Kieran Gilbert: Thousands of school children are planning to walk out of class tomorrow to attend pro-Palestine protests across the country. Youth rallies scheduled to be held in most capital cities tomorrow despite state leaders telling them to stay in the classroom.
Chris Minns: If you want to change the world, get an education. To make school the enemy by striking against it, I think sends the wrong message about education.
Jacinta Allan: Thursday is a school day. It is the government’s expectation that students be at school.
Kieran Gilbert: Let’s bring in Liberal Senator, Sarah Henderson, the Shadow Education Minister. Thanks for your time. Do you welcome that strong language from the Labor state premiers saying stay in the classroom?
Senator Henderson: Well, Kieran, good afternoon and great to join you. I’m not so sure about the strength of the language from the Victorian premier. Last week she was actually defending the right of students to protest, she said in the context of the School Strike for Palestine tomorrow, in Melbourne, that “students had a democratic right to protest.” Now she’s walking that back. But frankly, an expectation that students stay in classroom is not good enough. I’ve written to the Education Minister, Jason Clare, asking him to make it very clear that premiers should be directing their departments not to allow students to go to this protest. These protests will fuel antisemitism. They are divisive. They are very harmful for the Jewish community and of course, as we saw last night, Kieran, there is the prospect that they could become violent and that is dangerous for students and schools. And school principals have a duty of care to protect students. When parents send their students to school, they expect their students to remain at school.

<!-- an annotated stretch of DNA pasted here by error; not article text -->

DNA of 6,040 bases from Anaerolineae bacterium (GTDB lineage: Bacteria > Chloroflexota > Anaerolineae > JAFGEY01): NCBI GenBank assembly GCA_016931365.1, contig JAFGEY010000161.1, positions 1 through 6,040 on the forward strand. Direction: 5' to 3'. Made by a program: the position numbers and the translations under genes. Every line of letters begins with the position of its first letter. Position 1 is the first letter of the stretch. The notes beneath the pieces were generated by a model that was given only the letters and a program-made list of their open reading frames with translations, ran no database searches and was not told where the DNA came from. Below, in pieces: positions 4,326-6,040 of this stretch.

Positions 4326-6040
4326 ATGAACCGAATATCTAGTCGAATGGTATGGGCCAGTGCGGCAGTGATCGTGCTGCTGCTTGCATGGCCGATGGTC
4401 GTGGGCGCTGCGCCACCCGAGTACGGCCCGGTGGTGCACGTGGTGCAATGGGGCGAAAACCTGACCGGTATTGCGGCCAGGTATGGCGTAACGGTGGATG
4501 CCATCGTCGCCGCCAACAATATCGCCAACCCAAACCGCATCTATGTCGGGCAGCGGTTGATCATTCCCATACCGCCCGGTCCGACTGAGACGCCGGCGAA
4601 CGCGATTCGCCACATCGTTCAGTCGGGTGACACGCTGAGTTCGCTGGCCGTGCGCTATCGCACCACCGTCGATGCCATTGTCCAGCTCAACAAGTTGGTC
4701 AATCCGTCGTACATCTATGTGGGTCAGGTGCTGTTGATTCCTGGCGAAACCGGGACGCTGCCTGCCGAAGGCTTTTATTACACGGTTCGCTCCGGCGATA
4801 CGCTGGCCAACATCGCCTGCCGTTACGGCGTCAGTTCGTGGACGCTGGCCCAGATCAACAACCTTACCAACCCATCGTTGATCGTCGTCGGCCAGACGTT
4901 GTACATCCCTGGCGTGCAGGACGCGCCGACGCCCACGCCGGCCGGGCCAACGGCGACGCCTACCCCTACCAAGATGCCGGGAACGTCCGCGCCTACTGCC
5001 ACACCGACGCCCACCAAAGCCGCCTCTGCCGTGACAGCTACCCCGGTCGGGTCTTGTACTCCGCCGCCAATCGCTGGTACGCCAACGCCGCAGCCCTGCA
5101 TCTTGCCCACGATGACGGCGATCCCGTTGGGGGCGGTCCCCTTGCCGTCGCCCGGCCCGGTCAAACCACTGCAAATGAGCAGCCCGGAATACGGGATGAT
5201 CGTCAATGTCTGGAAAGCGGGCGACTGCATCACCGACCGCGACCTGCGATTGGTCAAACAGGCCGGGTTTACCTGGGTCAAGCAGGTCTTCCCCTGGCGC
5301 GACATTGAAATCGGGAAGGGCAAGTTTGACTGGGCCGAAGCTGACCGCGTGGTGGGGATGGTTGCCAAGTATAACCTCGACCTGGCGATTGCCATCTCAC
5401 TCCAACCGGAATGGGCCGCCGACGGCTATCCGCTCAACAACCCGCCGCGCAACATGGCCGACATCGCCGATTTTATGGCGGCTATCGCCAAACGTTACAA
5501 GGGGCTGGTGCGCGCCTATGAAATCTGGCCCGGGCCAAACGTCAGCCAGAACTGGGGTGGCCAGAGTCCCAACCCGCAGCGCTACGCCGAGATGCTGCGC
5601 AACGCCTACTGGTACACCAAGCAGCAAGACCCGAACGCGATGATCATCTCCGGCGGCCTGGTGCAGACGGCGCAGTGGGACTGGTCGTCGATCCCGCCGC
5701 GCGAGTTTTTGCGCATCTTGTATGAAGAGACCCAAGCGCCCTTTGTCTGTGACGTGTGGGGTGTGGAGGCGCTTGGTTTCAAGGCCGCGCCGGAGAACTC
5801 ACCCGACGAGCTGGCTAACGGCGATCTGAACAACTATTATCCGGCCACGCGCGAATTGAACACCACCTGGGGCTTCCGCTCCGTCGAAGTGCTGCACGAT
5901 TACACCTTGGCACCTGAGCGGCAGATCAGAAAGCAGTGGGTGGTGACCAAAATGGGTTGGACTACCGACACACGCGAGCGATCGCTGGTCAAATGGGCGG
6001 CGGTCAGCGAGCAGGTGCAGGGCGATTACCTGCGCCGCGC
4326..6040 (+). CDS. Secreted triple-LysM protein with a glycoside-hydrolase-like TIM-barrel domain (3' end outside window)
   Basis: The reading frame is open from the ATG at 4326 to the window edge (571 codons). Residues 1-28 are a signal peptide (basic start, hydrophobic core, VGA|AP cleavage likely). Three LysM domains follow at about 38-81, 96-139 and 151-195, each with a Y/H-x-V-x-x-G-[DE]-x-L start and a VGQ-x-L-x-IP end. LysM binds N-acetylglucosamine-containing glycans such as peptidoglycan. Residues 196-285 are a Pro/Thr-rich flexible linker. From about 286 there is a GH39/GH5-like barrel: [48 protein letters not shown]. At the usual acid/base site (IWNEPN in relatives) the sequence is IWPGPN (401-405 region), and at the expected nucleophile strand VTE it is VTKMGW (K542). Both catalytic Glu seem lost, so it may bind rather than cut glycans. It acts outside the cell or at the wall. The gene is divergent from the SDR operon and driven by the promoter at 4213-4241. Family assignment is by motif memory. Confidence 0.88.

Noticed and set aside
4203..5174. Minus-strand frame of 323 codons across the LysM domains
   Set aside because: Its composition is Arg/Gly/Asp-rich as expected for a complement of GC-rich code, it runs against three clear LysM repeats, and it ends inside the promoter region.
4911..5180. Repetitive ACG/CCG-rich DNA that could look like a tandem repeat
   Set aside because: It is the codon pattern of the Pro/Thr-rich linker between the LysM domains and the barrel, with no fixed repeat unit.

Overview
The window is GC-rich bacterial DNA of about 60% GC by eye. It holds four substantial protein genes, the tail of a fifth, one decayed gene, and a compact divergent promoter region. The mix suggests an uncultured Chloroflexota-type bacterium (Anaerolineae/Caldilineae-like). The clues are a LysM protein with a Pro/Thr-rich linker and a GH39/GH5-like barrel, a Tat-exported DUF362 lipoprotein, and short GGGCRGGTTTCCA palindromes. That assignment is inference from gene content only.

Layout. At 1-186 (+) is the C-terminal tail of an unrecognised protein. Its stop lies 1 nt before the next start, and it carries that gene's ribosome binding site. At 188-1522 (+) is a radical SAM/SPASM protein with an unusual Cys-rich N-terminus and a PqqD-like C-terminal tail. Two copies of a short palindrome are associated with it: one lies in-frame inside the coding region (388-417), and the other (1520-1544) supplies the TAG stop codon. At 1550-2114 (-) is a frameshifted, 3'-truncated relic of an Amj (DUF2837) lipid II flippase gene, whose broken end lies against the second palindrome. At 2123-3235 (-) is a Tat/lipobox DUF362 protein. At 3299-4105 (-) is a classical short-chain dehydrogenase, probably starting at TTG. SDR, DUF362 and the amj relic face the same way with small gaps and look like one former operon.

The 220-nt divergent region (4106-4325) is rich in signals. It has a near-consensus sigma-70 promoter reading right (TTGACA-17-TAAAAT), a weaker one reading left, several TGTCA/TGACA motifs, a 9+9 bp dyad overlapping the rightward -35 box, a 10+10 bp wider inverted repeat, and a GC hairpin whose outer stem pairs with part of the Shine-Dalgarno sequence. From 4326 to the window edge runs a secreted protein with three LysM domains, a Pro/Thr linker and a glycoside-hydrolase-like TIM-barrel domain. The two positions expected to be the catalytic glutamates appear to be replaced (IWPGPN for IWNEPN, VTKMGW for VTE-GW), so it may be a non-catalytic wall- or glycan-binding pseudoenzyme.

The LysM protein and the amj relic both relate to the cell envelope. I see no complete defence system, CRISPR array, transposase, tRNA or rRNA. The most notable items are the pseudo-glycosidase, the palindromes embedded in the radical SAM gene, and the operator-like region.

Kieran Gilbert: Do you welcome, at least, the bipartisanship on this that we heard from your counterpart, Jason Clare, and the federal parliament?
Senator Henderson: Look, I do. Jason Clare has said that he believes students should remain in school and I haven’t been particularly critical of Jason, other than I would like him to take a tougher stand, particularly in making it absolutely clear and giving parents across this country the assurance that students will be told they are not allowed to go to these protests. Now, I know of some secondary schools, government schools in Melbourne, where they’ve made it very clear to parents that students will not be allowed to attend. But of course, that is not across the board. So I do think that the federal government could have been tougher, but particularly I think it’s been quite reckless and irresponsible of the Victorian premier to say things like “We respect the right of students to protest” when clearly students can go to a protest on a weekend, they can go to a protest if they want after school hours. But kids need to stay at school. And particularly in this climate, when we know the potential harm that these protests will cause in our community, including to the Jewish community in particular, premiers and education ministers around this country must have the moral courage and clarity to say under no circumstances will students be allowed to go to these protests.